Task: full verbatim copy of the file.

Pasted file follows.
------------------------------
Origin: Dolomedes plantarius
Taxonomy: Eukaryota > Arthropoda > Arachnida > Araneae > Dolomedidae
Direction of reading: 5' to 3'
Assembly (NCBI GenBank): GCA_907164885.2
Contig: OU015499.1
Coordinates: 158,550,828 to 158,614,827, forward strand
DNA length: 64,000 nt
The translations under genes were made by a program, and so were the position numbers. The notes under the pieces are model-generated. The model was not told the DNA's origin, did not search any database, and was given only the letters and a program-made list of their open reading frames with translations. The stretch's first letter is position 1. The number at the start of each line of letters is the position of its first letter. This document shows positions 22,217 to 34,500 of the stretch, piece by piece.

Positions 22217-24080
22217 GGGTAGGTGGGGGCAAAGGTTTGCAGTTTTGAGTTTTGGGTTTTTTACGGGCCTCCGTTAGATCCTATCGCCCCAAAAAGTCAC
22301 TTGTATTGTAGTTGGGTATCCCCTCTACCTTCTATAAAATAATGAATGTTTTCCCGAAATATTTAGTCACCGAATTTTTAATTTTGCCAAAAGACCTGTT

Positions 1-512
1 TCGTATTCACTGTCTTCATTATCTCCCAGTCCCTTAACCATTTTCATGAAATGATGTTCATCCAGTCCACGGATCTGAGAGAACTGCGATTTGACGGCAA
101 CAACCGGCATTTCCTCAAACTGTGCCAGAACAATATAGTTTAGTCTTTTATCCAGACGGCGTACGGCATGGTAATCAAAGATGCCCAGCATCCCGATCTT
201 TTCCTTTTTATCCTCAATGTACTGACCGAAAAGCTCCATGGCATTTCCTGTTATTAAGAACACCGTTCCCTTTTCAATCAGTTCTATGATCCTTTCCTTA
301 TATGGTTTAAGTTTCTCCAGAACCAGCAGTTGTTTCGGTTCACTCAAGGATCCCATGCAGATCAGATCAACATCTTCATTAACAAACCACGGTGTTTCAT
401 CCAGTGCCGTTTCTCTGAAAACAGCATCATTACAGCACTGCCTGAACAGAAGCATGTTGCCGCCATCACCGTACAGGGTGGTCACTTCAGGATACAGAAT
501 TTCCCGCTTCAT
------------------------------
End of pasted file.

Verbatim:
Origin: Dolomedes plantarius
Taxonomy: Eukaryota > Arthropoda > Arachnida > Araneae > Dolomedidae
Direction of reading: 5' to 3'
Assembly (NCBI GenBank): GCA_907164885.2
Contig: OU015499.1
Coordinates: 158,550,828 to 158,614,827, forward strand
DNA length: 64,000 nt
The translations under genes were made by a program, and so were the position numbers. The notes under the pieces are model-generated. The model was not told the DNA's origin, did not search any database, and was given only the letters and a program-made list of their open reading frames with translations. The stretch's first letter is position 1. The number at the start of each line of letters is the position of its first letter. This document shows positions 22,217 to 34,500 of the stretch, piece by piece.

Positions 22217-24080
22217 GGGTAGGTGGGGGCAAAGGTTTGCAGTTTTGAGTTTTGGGTTTTTTACGGGCCTCCGTTAGATCCTATCGCCCCAAAAAGTCAC
22301 TTGTATTGTAGTTGGGTATCCCCTCTACCTTCTATAAAATAATGAATGTTTTCCCGAAATATTTAGTCACCGAATTTTTAATTTTGCCAAAAGACCTGTT

Positions 1-512
1 TCGTATTCACTGTCTTCATTATCTCCCAGTCCCTTAACCATTTTCATGAAATGATGTTCATCCAGTCCACGGATCTGAGAGAACTGCGATTTGACGGCAA
101 CAACCGGCATTTCCTCAAACTGTGCCAGAACAATATAGTTTAGTCTTTTATCCAGACGGCGTACGGCATGGTAATCAAAGATGCCCAGCATCCCGATCTT
201 TTCCTTTTTATCCTCAATGTACTGACCGAAAAGCTCCATGGCATTTCCTGTTATTAAGAACACCGTTCCCTTTTCAATCAGTTCTATGATCCTTTCCTTA
301 TATGGTTTAAGTTTCTCCAGAACCAGCAGTTGTTTCGGTTCACTCAAGGATCCCATGCAGATCAGATCAACATCTTCATTAACAAACCACGGTGTTTCAT
401 CCAGTGCCGTTTCTCTGAAAACAGCATCATTACAGCACTGCCTGAACAGAAGCATGTTGCCGCCATCACCGTACAGGGTGGTCACTTCAGGATACAGAAT
501 TTCCCGCTTCAT